Posted on 12, October, 2020
Last Modified on 19, February, 2021
ADA Sign Installation Guidelines for Public Businesses
The ADA (Americans with Disabilities Act) requires any place with public accommodations to follow a specific set of rules in order to remain inclusive for persons exhibiting any manner of physical or mental impairments. In order to maintain uniformity among the innumerable businesses in which these accommodations are required, there are strict guidelines on how to install ADA-compliant signage. According to the CDC, one in every four (26%, or 61 million) Americans suffer from some form of disability be it physical, mental, or visual. As such, it is vital that every business has clearly placed, consistent signage — and that includes yours. In order to prevent discrimination against disabled citizens, these individuals must have the same access to government resources, public accommodations, and commercial facilities as everyone else. This article aims to break down the steps you should take in order to properly equip your business with ADA-compliant signage.
ADA Sign Installation Guidelines
An ADA-compliant sign is required for every permanent room or space in a building in order to build inclusivity and accessibility for all members of the public. This document is designed to help you understand how ADA-compliant signs should be installed, where to install them, and why. Always defer to your local building authority for regulations and code updates.
- First things first, you need to equip yourself with the right tools for the job. We recommend bringing a tape measure, pencil, and level for starters. Most ADA-compliant signs also require foam tape or a silicone adhesive in lieu of traditional nails or screws. The use of adhesives avoids damage to walls, allows for removal or replacement of signage more easily, and reduces the risk of physical damage to guests who may run their fingers over metal hardware.
- Next, you must decide where your new ADA-compliant signage fixture will go. For single doors, your sign should be mounted on the latch side of the door. For double doors with two leaves, signage should be placed on the right-hand side of the entryway. Similarly, for double doors with one leaf, signage should be placed on the side of the inactive door.
- In cases where there is no wall space at the latch side of a single door or at the right side of double doors, signs shall be located on the nearest adjacent wall. ADA-compliant signage containing tactile characters must be located so that a clear floor space of 18” x 18” minimum, centered on the tactile characters, is provided beyond the arc of any door swing between the closed position and 45-degree open position.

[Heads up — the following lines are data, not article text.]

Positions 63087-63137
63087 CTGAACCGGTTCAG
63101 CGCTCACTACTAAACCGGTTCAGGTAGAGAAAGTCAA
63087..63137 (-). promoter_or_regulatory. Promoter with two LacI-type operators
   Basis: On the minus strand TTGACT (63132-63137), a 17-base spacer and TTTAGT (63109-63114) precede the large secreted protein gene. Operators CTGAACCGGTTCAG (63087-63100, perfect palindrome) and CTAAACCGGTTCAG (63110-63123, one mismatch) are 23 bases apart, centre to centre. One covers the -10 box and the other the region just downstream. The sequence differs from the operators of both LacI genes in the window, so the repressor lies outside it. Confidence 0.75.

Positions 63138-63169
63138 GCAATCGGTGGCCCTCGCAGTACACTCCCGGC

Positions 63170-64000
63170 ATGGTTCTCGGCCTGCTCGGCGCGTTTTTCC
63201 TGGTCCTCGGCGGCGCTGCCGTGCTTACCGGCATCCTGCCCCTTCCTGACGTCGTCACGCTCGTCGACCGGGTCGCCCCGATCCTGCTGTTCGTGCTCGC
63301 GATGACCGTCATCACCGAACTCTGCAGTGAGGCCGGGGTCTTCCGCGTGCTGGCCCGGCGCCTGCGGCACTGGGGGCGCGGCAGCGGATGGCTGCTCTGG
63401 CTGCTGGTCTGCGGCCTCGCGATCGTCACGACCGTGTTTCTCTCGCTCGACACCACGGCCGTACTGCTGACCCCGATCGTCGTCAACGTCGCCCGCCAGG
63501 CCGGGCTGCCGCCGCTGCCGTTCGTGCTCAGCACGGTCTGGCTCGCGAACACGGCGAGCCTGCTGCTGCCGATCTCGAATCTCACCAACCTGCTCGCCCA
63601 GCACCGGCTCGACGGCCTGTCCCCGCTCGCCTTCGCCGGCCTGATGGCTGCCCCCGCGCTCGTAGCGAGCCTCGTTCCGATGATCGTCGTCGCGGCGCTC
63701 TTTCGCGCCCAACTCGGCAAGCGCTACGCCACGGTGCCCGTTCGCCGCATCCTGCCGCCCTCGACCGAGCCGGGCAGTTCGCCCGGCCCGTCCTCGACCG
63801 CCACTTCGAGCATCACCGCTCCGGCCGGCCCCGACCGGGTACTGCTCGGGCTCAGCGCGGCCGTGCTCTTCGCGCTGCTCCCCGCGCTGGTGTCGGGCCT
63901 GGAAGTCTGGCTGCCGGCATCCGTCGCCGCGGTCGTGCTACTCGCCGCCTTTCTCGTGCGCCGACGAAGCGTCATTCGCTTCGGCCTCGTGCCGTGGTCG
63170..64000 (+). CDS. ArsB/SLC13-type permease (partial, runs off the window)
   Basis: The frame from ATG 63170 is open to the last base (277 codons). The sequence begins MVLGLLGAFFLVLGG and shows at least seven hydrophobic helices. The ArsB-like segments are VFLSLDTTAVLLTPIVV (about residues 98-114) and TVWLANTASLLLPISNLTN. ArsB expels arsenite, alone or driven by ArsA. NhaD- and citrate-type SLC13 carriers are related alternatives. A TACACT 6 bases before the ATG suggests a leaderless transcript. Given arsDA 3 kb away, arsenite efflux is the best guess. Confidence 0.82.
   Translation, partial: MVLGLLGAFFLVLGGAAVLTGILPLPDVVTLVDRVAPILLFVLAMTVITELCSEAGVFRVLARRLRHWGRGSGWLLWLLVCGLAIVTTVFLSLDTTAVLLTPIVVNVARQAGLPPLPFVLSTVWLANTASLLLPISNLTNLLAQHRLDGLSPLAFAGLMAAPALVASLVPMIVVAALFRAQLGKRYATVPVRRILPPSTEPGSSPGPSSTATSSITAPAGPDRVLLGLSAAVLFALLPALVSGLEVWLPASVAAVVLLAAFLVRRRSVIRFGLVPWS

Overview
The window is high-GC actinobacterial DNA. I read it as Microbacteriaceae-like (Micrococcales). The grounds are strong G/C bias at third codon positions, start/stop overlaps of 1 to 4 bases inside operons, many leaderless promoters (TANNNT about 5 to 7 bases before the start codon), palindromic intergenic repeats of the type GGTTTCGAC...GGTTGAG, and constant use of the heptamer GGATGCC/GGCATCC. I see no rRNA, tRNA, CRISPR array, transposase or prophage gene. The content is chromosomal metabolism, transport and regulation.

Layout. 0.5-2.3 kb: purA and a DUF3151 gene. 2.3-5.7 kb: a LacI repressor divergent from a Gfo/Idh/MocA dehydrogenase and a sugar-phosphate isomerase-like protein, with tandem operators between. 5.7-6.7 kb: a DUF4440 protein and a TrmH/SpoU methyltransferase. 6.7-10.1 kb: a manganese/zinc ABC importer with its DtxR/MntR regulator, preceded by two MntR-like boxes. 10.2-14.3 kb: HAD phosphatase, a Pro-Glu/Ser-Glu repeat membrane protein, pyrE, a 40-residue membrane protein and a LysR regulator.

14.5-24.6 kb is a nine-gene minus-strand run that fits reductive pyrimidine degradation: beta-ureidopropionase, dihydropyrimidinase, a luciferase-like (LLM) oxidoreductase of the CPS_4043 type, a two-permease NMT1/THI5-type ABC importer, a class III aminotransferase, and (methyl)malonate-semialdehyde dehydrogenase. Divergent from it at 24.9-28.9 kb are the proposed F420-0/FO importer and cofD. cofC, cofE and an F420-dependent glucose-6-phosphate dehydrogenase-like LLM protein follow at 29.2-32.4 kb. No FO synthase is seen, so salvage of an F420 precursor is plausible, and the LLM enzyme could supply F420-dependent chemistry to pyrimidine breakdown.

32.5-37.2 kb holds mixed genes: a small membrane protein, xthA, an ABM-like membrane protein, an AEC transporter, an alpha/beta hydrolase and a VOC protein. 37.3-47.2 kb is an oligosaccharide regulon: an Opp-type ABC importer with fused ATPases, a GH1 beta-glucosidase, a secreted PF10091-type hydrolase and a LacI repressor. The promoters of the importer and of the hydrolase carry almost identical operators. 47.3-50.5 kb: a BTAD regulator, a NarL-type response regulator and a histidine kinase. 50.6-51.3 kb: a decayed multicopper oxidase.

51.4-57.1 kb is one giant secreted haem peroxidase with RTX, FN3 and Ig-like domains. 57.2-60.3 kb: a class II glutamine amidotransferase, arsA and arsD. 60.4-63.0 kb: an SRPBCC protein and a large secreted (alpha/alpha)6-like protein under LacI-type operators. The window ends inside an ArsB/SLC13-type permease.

- Overhead and projecting signs have their own set of rules. The bottom of overhead signs must be at least 80” above the floor while projecting wall-mounted signage must have a maximum protrusion of 4” into the pathway and sit a minimum of 27” from the floor. Signs should not interfere with or block any door function, emergency equipment, or sprinklers.
Frequently Asked Questions about ADA-Compliant Signage
- Q: Do all signs need to be ADA-compliant and have Braille and tactile letters?
- Building addresses, directories, parking signs and temporary signs don't need to be ADA compliant. Temporary signs are those used for 7 days or less.
- Q: Do I need ADA-compliant signs in the stairwells of my building?
- You are required to have a tactile sign next to each door inside a stairwell. These signs should identify the floor level, stair level and exit level. Some local fire codes have size requirements for these signs. Please check with your local code authority.
- Q: Who enforces ADA laws & requirements?
- The Department of Justice has the ultimate responsibility for enforcing ADA laws. In practice, though, the actual assessment of signs is usually handled by local code inspectors. Citations from the Department of Justice can range as high as $50,000 for the first offense.
- Q: What Makes a Sign ADA-Compliant?
- Any ADA-compliant signs must have backgrounds and characters that do not create any glare, unless the signs are for parking or traffic. These signs cater to those with visual impairments who are not able to process glare or reflection very well, especially elderly people.
- Q: Which Fonts are ADA-compliant?
- ADA-friendly fonts include Tahoma, Calibri, Helvetica, Arial, Verdana, and Times New Roman. However, choosing the right font for website use often boils down to three factors: color, size, and contrast.
Final Notes on ADA-Compliant Signage
Not only are ADA-compliant signs required and enforced by law, with hefty fines being imposed against those who do not follow state regulations, but they go a long way toward creating an environment of inclusivity for disabled citizens. Use this signage to promote a discrimination-free workplace that accepts everyone for who they are whilst assisting them with overcoming whatever limitations they may face in their day-to-day lives. Uniformity in sign placement between businesses helps visually or physically impaired members of our society navigate public places that much easier, so it is vital that your business does its part in increasing awareness, acceptance, and visibility of ADA-compliant signage.